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Re: RFC7725bis new elements

From: Shivan Kaul Sahib <shivankaulsahib@gmail.com>
Date: Fri, 13 Nov 2020 00:52:54 -0800
Message-ID: <CAG3f7MjQFZULeNeSBEHMPNwfh673BENvZ5AFZzbvnnC_31=zVg@mail.gmail.com>
To: Tim Bray <tbray@textuality.com>
Cc: HTTP Working Group <ietf-http-wg@w3.org>
> Blocking Authority.
> 1. While it makes sense to identify the Blocking Entity with a URI -
> presumably it has an online presence - the nature of the Blocking Authority
> could be any of multiple levels of government or a trade association or the
> operator of a building complex or almost any other imaginable entity. I
> think that this is best described in textual human-readable form so as to
> be actually useful to the party whose access is being blocked. 7725 already
> provides a place to put this information and illustrates it with an
> (admittedly whimsical) example.
> 2. I haven't seen much in the way of evidence to suggest that this would
> be adopted if it were specified. Maybe I just missed it?
>

This errata outlined why "blocked-by" in RFC 7725 was confusing for
implementers: https://www.rfc-editor.org/errata/eid5181.
"blocking-authority" seemed like a good idea because there is often a
distinction between the entity who mandates the block and the entity doing
the blocking, which is probably why implementations varied between the two.
https://tools.ietf.org/html/draft-irtf-pearg-censorship-04#section-4.1 goes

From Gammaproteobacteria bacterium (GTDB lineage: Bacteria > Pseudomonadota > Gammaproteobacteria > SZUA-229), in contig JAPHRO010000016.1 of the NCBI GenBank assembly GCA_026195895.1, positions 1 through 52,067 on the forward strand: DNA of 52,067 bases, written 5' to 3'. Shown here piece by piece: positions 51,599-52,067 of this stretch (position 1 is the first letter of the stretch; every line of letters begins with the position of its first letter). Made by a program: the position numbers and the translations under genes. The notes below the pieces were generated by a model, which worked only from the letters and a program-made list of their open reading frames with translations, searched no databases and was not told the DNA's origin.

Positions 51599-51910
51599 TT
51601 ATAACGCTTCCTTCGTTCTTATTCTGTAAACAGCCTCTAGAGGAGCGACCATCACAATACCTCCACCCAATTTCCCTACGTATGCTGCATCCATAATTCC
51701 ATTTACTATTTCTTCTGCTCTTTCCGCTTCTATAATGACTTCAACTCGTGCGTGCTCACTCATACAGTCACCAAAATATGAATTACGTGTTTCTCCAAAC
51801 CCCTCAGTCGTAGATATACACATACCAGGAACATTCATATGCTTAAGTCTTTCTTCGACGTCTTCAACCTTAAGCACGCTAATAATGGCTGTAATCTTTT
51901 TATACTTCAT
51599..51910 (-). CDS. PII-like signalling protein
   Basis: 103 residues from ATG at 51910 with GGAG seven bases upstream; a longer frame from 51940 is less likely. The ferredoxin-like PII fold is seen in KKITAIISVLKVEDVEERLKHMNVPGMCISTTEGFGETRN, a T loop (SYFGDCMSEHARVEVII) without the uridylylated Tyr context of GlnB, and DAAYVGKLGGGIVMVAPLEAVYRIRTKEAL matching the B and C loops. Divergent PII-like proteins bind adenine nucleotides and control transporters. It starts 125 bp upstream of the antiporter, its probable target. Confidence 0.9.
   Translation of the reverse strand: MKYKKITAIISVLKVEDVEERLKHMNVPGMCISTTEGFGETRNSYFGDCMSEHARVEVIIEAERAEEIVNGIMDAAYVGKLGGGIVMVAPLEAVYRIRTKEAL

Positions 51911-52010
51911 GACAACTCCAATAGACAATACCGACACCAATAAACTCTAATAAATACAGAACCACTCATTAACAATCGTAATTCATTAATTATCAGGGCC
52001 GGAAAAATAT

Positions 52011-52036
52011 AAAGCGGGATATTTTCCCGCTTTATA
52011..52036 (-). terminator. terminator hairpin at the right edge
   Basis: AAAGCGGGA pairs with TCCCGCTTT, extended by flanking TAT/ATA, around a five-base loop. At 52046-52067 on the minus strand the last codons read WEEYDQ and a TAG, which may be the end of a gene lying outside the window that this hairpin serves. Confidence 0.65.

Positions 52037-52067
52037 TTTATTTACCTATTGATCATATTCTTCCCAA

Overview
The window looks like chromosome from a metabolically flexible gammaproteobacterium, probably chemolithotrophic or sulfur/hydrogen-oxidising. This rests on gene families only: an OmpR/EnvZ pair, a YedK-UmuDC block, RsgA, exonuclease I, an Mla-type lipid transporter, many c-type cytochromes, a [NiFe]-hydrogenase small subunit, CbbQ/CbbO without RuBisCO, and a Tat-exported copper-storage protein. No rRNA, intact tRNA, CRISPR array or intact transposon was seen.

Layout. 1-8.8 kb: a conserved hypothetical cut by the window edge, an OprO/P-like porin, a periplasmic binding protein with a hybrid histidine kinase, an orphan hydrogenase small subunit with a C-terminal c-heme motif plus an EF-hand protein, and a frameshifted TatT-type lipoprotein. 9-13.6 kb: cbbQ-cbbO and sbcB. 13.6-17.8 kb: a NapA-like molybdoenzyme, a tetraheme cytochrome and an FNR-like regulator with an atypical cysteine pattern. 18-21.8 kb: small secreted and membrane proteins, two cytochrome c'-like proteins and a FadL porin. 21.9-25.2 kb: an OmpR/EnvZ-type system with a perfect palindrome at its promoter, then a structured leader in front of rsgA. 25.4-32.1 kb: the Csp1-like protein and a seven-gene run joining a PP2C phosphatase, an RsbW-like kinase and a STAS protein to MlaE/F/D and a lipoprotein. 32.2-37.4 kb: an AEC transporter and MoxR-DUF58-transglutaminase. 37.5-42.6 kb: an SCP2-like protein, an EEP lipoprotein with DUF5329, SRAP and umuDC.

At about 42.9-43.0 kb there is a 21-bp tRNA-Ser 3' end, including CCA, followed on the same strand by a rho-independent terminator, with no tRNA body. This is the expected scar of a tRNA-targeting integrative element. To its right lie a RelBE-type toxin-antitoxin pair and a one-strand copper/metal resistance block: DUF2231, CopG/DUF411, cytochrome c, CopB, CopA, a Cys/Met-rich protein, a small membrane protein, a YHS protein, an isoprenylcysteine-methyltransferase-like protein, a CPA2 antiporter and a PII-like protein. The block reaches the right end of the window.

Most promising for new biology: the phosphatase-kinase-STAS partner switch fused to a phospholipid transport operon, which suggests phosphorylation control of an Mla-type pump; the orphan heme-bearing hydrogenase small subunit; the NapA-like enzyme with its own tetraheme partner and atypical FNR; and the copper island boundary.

into some depth regarding the various points of control a censor exercises.

In terms of adoption: at the time the new protocol elements draft was
introduced, Automattic and GitHub had recently started serving 451 and the
draft incorporated informal feedback from engineers on their policy teams.
I can try to reach out to them if they'd still be interested.

>
> Geographical Scope of Block
> 1. I don't think country codes are going to do it, given that this could
> be done at the regional or municipal level, or the scope might be expressed
> by geofencing.
> 2. Same as before - what evidence do we have that this would be adopted
> were it provided?
>

The country code vs something more expressive was debated for a bit. It
seemed that most blocks were country-scoped - governments interested in
censoring often have dedicated ministries for this sort of stuff:
https://tools.ietf.org/html/draft-irtf-pearg-censorship-04#section-3. Given
that 451 is often used by service providers (at least, the largest
centralized deployments) trying to proactively provide more information,
and the fact that the implementation report (
https://tools.ietf.org/html/draft-451-imp-report-00) found that the
information provided in the status code response varied heavily in the
quality of the information provided, the decision was made to keep it
simple, if coarse. Happy to hear suggestions about this, though (for that
matter, about anything else in the draft.)

In addition, like mentioned above, one of the main implementers at the time
was Automattic, and they'd been using 451 to report country-scoped blocks
documented here: https://transparency.automattic.com/country-block-list, so
it seemed immediately useful.
Received on Friday, 13 November 2020 08:53:44 UTC

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